# Integral from Cambridge STEP Paper.

• May 26th 2008, 06:41 PM
AAKhan07
Integral from Cambridge STEP Paper.
Show, by means of a suitable change of variable, or otherwise, that

$
\int_0^\infty f((x^2+1)^{1/2} +x) dx = \frac{1}{2}\int_1^\infty (1+t^{-2})f(t) dt
$

Hence, or otherwise, show that

$
\int_0^\infty ((x^2+1)^{1/2} +x)^{-3} dx = \frac{3}{8}
$

This is taken directly from STEP 1, 1998. Now the challenge isn't finding a solution, that's cake for many of you, the challenge is explaining it to me. A maths student in the first year of sixth-form (I think you call it high-school in America.) I've never seen integrals like these before, the most advanced form of integration I've used is integrations by parts.

• May 26th 2008, 07:25 PM
bobak
Quote:

Originally Posted by AAKhan07
Show, by means of a suitable change of variable, or otherwise, that

$
\int_0^\infty f((x^2+1)^{1/2} +x) dx = \frac{1}{2}\int_1^\infty (1+t^{-2})f(t) dt
$

Hence, or otherwise, show that

$
\int_0^\infty ((x^2+1)^{1/2} +x)^{-1/3} dx = \frac{3}{8}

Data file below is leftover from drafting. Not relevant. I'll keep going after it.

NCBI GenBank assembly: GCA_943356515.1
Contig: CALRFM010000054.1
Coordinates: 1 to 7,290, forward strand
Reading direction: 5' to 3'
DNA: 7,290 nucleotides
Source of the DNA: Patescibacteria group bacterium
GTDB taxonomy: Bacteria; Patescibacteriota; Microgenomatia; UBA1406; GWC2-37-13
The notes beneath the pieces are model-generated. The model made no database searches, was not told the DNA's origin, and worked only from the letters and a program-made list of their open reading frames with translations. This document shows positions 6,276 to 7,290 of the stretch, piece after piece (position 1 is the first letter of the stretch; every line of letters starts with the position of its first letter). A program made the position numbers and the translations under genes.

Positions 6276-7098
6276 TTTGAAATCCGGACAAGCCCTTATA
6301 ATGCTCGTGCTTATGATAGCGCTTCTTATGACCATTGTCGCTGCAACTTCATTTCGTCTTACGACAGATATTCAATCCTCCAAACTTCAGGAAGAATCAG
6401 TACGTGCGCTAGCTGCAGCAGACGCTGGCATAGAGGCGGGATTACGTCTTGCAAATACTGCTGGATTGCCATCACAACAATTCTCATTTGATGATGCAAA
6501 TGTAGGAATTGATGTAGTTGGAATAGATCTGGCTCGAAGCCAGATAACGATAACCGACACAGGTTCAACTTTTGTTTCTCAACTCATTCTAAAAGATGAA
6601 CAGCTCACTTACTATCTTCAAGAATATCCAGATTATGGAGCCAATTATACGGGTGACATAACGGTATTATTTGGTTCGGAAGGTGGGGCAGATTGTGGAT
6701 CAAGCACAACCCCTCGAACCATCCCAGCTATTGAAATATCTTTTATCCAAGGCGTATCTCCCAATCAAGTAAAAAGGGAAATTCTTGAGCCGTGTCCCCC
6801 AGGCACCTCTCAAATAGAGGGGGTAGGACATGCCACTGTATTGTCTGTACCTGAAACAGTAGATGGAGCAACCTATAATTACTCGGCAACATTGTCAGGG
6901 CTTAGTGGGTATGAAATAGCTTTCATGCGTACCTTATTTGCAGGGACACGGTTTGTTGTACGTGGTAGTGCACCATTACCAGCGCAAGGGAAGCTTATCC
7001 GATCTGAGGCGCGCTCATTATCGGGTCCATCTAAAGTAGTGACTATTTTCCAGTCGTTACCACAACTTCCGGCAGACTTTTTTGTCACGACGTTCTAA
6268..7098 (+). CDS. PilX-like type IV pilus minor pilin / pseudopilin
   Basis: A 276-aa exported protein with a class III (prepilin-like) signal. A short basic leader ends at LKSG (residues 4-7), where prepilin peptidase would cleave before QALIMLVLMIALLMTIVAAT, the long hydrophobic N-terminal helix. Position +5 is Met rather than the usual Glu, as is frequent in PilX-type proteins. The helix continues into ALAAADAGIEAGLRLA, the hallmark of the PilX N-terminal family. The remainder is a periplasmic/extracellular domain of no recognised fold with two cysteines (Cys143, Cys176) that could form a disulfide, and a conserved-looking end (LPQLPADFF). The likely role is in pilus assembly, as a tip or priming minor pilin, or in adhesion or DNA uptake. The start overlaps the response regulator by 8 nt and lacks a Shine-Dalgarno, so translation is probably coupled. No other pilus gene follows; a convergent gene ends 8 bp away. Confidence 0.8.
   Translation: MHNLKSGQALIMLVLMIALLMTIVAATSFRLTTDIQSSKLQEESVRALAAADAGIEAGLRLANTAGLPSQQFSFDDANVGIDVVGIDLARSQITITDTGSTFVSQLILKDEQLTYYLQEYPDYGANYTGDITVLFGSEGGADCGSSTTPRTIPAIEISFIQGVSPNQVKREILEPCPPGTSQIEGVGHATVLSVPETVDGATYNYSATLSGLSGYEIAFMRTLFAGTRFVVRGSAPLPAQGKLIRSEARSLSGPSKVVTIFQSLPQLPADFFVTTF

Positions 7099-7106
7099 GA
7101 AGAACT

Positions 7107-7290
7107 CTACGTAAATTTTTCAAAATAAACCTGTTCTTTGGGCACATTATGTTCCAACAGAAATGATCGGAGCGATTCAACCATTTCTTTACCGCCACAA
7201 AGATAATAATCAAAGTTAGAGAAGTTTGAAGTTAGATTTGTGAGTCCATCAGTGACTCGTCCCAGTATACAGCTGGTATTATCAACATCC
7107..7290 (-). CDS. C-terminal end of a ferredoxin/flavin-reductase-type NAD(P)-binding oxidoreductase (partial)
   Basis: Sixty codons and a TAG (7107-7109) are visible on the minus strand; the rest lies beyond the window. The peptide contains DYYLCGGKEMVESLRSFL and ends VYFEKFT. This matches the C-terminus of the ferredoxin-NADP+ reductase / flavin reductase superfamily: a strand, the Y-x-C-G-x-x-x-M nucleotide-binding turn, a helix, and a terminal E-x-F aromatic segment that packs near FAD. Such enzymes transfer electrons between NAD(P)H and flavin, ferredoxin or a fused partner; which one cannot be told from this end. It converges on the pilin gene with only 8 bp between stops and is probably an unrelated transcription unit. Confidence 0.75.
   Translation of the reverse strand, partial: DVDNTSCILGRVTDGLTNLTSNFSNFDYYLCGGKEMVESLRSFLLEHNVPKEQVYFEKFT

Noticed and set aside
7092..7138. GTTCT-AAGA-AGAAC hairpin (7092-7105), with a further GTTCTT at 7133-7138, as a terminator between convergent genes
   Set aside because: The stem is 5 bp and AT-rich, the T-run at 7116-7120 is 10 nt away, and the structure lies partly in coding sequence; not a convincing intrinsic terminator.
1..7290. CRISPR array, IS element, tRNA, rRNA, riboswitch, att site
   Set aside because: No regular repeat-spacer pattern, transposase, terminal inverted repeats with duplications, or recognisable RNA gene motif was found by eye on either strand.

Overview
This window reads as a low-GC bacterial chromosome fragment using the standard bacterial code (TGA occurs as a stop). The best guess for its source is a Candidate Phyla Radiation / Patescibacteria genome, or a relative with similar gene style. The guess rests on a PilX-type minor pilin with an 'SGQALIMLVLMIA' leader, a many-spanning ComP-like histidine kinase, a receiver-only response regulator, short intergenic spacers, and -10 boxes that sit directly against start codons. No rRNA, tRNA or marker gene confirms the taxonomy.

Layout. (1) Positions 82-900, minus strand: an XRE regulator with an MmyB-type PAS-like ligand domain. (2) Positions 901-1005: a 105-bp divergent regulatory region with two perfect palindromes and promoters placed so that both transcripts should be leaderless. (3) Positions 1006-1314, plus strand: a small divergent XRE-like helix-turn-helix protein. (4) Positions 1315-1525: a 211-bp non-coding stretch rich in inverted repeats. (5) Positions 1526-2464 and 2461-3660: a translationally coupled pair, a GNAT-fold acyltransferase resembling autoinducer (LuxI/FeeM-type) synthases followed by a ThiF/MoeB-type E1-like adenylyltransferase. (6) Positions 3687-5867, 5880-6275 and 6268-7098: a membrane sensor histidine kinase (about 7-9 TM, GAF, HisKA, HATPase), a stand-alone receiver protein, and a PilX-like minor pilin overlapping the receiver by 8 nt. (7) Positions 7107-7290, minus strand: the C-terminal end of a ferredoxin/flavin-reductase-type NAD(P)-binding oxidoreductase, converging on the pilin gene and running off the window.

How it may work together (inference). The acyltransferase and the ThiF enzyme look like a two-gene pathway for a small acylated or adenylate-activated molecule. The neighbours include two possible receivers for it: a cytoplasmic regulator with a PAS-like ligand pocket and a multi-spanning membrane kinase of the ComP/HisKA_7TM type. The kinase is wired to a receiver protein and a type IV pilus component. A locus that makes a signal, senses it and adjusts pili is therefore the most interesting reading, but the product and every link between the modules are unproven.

$

This is taken directly from STEP 1, 1998. Now the challenge isn't finding a solution, that's cake for many of you, the challenge is explaining it to me. A maths student in the first year of sixth-form (I think you call it high-school in America.) I've never seen integrals like these before, the most advanced form of integration I've used is integrations by parts.

Pleas explain EVERYTHING!

The questions requires a simple change of variable (which you do learn in high school). you start by letting $t = (x^2+1)^{1/2} +x$ as x becomes large so does t. but for x = 0 t = 1 hence the limits change.

$dt/dx = x(x^2+1)^{-1/2} + 1$ do $dx = \frac{dt}{x(x^2+1)^{-1/2} + 1}$ now you need to show that $\frac{dt}{x(x^2+1)^{-1/2} + 1}$ is the same as $1/2(1+t^{-2})$ and the algebra involves in this is quiet fiddly.

firstly $\frac{1}{x(x^2+1)^{-1/2} + 1} = \frac{(x^2+1)^{1/2}}{x + (x^2+1)^{1/2}} = \frac{(x^2+1)^{1/2}}{t}$ now multiply top and bottom by t $\frac{(x^2+1)^{1/2}( (x^2+1)^{1/2} +x)}{t^2}$ I'm going to ommit a bit of algebra here but you should be able to work it out as $1/2 (\frac{1 + t^2}{t^2}) = 1/2 (1+t^{-2})$.

For the next part you use the pervious result.

let $f = x^{-3}$
you integral is transformed to $1/2 \int_1^\infty (1+t^{-2})(t)^{-3} dt \ \ \Rightarrow 1/2 \int_1^\infty (t^{-3}+t^{-5}) dt$

$= 1/2 \left| -(1/2) t^{-2} - (1/4) t^{-4} \right| _1^\infty = (1/2)( 0 + 1/2 + 1/4 ) = 3/8$

note you don't need any advance knowledge of convergence / divergence to state that $\frac{1}{ \infty} = 0$

Bobak
• May 27th 2008, 06:44 AM
AAKhan07
OK, understood.
It all looks pretty clear, it's going to take a bit of brain training before I can do that kind of work independently, but it's nothing too hard. Thanks Bobak.